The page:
Experimenting with MusicKit for Swift - Permission

The second part of the series is on permission and user content. You authorize permission to a third-party app to use your Apple Music library with your consent. You should also have control over which app can access that data.

Apple Music Usage

For building Musadora, I explicitly need permission to access the user’s music library and listening history to create an experience around it. While writing this, I’m relishing sad songs from Replay 2015. Oh boy, my music taste has certainly matured over the years. I still want to sob over similar songs, so I turned on the autoplaying option on Apple Music.

My Replay 2015 playlist on Apple Music

I desire to build a decent recommendation system, and access to listening history is therefore essential.

To get informed consent from the user, I added the NSAppleMusicUsageDescription key to the Info.plist. The value is the message that tells the user why the app requests access to the user’s media library.

For Musadora, the value is -

Musadora uses Music access to play music and create a pleasant experience.

Requesting Authorization

Earlier, we used a type method called requestAuthorization(_:) of SKCloudServieController to ask the user for permission to play Apple Music tracks or add tracks to the music library.

class func requestAuthorization(_ completionHandler: @escaping (SKCloudServiceAuthorizationStatus) -> Void)

And based on the authorization status from the completion handler, we updated the flow accordingly.

SKCloudServiceController.requestAuthorization { [weak self] status in
    switch status {
        case .authorized:
            self?.isAuthorizedForMusicKit = true
        case .restricted:
            self?.musicKitError = .restricted
        case .notDetermined:
            self?.musicKitError = .notDetermined
        case .denied:
            self?.musicKitError = .denied
        @unknown default:
            self?.musicKitError = .notDetermined
    }
}

If you use this method in Xcode 13 now, you’ll get a warning - Consider using asynchronous alternative function.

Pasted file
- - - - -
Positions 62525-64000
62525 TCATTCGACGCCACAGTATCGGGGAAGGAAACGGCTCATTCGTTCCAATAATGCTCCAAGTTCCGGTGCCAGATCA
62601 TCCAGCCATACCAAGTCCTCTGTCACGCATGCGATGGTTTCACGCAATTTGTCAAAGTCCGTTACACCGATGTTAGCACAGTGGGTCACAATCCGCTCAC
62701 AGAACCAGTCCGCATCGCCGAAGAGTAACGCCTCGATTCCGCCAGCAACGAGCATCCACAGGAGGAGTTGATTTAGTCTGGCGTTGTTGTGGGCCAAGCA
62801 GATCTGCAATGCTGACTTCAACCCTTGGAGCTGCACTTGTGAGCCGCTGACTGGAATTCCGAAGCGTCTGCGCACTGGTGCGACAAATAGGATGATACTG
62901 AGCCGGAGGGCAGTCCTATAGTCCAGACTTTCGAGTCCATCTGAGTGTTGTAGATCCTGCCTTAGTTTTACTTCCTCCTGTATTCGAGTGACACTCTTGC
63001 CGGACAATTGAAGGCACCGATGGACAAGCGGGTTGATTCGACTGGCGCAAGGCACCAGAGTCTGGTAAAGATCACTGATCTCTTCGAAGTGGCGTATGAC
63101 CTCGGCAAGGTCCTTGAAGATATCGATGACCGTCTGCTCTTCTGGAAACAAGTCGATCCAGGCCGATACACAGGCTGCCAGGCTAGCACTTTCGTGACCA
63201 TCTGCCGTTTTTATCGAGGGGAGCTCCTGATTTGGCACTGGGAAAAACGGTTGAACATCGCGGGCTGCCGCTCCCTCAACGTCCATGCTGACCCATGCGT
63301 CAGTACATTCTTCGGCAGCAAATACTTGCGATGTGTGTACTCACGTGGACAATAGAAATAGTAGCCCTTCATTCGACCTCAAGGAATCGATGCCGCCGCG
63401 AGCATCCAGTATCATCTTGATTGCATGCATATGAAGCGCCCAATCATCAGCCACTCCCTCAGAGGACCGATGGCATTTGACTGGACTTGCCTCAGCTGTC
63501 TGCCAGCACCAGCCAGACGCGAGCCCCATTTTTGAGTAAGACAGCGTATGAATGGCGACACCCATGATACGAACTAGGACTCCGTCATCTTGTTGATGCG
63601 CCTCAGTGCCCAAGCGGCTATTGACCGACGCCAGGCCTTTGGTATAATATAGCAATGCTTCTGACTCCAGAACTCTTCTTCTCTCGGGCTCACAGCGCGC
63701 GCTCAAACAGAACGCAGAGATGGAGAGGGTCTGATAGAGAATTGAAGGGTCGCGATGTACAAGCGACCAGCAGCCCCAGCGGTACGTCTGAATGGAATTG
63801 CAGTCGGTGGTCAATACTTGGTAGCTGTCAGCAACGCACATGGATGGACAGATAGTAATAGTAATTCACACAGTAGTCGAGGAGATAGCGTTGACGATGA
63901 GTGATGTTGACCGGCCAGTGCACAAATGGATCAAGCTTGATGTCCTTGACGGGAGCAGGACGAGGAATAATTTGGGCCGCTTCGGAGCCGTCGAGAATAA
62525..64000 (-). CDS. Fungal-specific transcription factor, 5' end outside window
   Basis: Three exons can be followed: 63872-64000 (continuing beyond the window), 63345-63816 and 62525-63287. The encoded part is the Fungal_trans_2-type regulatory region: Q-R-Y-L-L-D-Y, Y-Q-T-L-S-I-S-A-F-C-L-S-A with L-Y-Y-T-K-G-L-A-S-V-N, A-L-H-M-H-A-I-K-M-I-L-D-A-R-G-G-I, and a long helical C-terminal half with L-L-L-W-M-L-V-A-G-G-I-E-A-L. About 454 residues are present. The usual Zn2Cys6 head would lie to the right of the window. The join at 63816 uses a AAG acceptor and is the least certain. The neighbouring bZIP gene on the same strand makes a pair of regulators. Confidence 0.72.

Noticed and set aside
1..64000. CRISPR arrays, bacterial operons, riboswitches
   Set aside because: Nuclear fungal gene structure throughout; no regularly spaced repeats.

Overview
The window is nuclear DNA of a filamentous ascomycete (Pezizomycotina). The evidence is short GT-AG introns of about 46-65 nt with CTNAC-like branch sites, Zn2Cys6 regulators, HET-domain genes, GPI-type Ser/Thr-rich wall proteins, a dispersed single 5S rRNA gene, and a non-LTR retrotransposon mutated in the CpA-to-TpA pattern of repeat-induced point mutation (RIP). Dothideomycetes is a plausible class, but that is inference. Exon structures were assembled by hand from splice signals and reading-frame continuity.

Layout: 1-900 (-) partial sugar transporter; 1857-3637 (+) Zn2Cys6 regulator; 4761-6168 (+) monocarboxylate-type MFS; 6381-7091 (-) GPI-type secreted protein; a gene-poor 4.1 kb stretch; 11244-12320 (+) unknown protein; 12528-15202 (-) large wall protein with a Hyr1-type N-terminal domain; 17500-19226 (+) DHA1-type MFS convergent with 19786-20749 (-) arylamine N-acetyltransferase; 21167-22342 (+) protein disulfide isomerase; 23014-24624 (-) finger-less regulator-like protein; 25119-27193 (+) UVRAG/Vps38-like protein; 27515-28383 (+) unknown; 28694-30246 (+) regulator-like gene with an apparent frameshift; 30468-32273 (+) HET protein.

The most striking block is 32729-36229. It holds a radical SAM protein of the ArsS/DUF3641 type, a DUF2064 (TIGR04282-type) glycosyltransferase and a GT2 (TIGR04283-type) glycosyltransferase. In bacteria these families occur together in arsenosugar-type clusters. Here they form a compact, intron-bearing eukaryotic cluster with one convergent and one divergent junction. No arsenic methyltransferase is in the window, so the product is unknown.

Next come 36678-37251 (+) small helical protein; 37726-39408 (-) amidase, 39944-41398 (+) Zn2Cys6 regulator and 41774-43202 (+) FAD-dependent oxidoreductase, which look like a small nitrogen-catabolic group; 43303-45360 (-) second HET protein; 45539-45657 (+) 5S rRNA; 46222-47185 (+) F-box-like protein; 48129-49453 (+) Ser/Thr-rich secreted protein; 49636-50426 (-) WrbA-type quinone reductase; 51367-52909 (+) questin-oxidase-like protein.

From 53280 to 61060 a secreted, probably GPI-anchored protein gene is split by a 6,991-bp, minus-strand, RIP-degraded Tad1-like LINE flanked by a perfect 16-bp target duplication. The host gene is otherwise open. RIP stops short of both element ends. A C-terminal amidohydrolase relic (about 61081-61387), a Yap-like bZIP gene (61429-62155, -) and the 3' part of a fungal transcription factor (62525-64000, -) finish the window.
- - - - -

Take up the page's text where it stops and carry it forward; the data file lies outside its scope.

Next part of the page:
So, let’s do that instead! We use the MusicAuthorization structure in MusicKit. To request the user to authorize access to Apple Music and provide the app with consent, we use the request asynchronous method -

class LoginManager: LoginManagerProtocol, ObservableObject {
    @Published var isAuthorizedForMusicKit = false
    @Published var musicKitError: MusicKitError?

    func requestMusicAuthorization() async {
        let status = await MusicAuthorization.request()

        switch status {
            case .authorized:
                isAuthorizedForMusicKit = true
            case .restricted:
                musicKitError = .restricted
            case .notDetermined:
                musicKitError = .notDetermined
            case .denied:
                musicKitError = .denied
            @unknown default:
                musicKitError = .notDetermined
        }
    }
}

We get the following prompt on running the above code while trying to request access to Apple Music. The value from the property list key is shown as the message in the action view.

Prompt to access Apple Music in Musadora

Conclusion

Completion handlers weren’t the most elegant code to write, in my opinion, and I’ve been enjoying the asynchronous syntax for a while.

With the initial setup of authentication and authorization done, we can finally move to use the latest APIs offered by MusicKit for Swift!